Understanding media narratives with machine learning and NLP

Prof. Lu Wang aims to build a better understanding of how storytelling in mass media impacts the attitudes and beliefs of individuals and communities.
Person holding a phone with the news app open

Storytelling and narrative crafting are central to communication techniques — so much so that they drive the way news media, advertising, and public relations operate today. But the way narratives are used in these communications, as well as how they impact the opinions of individuals or an entire society, is extremely complex and difficult to express with any specificity. A new project at the University of Michigan supported by the Air Force Office of Scientific Research (AFOSR) aims to use computational tools to conceptualize these narratives and the impact they have on readers.

“It remains unclear how to effectively represent and extract narratives at scale,” says Computer Science and Engineering Prof. Lu Wang, the project’s lead investigator, “and little is known about how they interact with people’s inclination to have an impact and confirm their own values.”

This uncertainty stems from the problem’s scope: understanding the narratives used in news media, for example, and how they affect millions of unique individuals involves countless variables. In particular, Wang cited three major challenges that will need to be addressed in order to gain useful insights.

First, extracting narratives from source material requires a computational model that they can match to, and therefore a concrete understanding of what a narrative even is.

“It is critical to depict narratives with modularized representations,” Wang says, “to facilitate deeper understandings of narrative components and their effects on narrative influence.”

Next, she says, is that we’re missing knowledge of narrative shaping operations. The crafting of a narrative, whether it’s in the news or an advertising campaign, usually involves group collaborations that are lost in the final product. Lacking this “source material,” so to speak, makes the original intentions of the narrative hard to identify, and the real effects are typically varied and complex.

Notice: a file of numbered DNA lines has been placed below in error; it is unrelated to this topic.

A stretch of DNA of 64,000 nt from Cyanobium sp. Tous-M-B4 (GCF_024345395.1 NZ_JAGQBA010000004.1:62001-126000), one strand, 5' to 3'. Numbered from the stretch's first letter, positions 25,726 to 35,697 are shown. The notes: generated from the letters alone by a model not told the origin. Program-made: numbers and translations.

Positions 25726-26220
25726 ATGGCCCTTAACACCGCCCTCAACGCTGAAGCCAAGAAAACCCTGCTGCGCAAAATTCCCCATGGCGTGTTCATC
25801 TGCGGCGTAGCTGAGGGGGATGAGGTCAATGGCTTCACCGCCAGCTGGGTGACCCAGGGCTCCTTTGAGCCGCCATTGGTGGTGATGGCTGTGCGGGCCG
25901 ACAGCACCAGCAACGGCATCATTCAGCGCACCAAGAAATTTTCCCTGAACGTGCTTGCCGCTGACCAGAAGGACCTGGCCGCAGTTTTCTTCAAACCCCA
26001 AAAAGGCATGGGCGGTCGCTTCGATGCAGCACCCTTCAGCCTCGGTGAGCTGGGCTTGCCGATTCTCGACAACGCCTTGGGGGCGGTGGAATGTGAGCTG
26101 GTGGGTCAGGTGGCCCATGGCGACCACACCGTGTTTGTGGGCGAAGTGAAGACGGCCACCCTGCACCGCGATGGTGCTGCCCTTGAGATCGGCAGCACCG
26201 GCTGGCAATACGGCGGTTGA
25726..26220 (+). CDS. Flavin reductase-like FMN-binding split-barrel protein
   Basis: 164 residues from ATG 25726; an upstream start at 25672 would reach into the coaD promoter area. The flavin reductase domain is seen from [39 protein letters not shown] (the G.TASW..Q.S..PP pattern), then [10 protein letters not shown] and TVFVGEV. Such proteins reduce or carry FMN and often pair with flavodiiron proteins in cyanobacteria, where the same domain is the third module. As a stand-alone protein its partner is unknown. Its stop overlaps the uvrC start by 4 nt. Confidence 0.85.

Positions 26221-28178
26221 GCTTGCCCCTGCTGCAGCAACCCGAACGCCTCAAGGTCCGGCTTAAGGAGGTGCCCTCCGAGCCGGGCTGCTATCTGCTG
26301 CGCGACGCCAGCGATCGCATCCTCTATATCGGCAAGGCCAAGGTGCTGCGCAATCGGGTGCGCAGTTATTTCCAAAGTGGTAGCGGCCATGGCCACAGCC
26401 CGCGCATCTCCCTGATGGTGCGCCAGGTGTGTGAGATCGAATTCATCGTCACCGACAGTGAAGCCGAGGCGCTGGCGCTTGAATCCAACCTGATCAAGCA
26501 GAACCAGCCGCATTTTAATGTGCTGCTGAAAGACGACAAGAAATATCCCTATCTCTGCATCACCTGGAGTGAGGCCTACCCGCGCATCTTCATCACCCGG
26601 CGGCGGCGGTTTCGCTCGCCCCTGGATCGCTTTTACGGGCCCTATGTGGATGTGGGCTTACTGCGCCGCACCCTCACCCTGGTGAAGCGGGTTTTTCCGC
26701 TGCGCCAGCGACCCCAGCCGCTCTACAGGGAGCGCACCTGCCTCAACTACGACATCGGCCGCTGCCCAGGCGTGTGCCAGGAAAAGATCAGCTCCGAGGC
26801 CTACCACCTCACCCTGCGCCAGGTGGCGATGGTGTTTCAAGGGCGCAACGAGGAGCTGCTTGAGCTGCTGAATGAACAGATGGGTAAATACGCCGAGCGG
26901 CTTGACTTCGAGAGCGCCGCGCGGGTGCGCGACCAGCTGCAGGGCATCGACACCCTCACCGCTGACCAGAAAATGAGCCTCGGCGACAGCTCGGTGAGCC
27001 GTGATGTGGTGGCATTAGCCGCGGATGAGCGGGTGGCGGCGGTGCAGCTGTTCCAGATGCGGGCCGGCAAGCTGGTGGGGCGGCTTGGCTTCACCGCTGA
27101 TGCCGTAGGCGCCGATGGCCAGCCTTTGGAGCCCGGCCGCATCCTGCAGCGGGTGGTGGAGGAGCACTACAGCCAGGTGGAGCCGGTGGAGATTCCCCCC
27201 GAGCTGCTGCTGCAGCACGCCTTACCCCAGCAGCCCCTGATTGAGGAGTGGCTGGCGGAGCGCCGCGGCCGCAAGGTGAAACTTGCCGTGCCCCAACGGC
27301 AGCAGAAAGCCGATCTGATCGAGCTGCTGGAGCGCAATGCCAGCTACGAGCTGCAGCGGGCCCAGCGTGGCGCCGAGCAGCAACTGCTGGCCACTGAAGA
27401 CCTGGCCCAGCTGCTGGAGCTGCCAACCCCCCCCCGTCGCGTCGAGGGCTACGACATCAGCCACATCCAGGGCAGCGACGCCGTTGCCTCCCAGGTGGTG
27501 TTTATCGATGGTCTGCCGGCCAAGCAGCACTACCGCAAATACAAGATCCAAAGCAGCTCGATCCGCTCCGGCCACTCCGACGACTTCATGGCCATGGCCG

Finally, the ability to measure narrative influence at different scales is lacking. According to Wang, prior work in this area focuses mainly on the scale of individuals or of entire social media websites, but there’s little literature on smaller communities or how small-scale reactions build into large-scale reactions.

Wang’s goal is to conceptualize narratives using moral values that predispose humans to engage with and accept a narrative, and to detect and quantify the existence of narrative influence among individuals and communities. Her project will focus on natural language processing (NLP) and machine learning (ML) models to that end.

The project has three research thrusts:

  • Developing a generative model, based on social psychological theories, to represent narratives as multilevel framing products. This will be the first ever attempt to use moral values to create representative models of narratives that can be solved computationally.
  • Modeling group-level narrative crafting operations as an argumentation process aiming to maximize influence. Wang’s team will then mine and identify the argumentative structure of multiple articles and posts, and build graph neural networks to aggregate these arguments and enable prediction of narrative shaping tactics.
  • Building an NLP processing model to detect the targeted stances in an article or post, which are the building blocks that enable researchers to quantify individual and community changes in opinion. Along with a study of narrative influence among different demographics, this will enable better understanding of how to counter adversarial information operations.

Ultimately, Wang says, these three components will give researchers a better understanding of how information and attitudes flow through media into the opinions of communities and individuals. 

“This project will offer a deeper understanding of narratives and create new methods to automatically extract them,” says Wang. “The proposed methods and metrics are generalizable to individuals and groups of diverse demographics and different sizes, paving new ways for taming the spread of disinformation at the early stage.”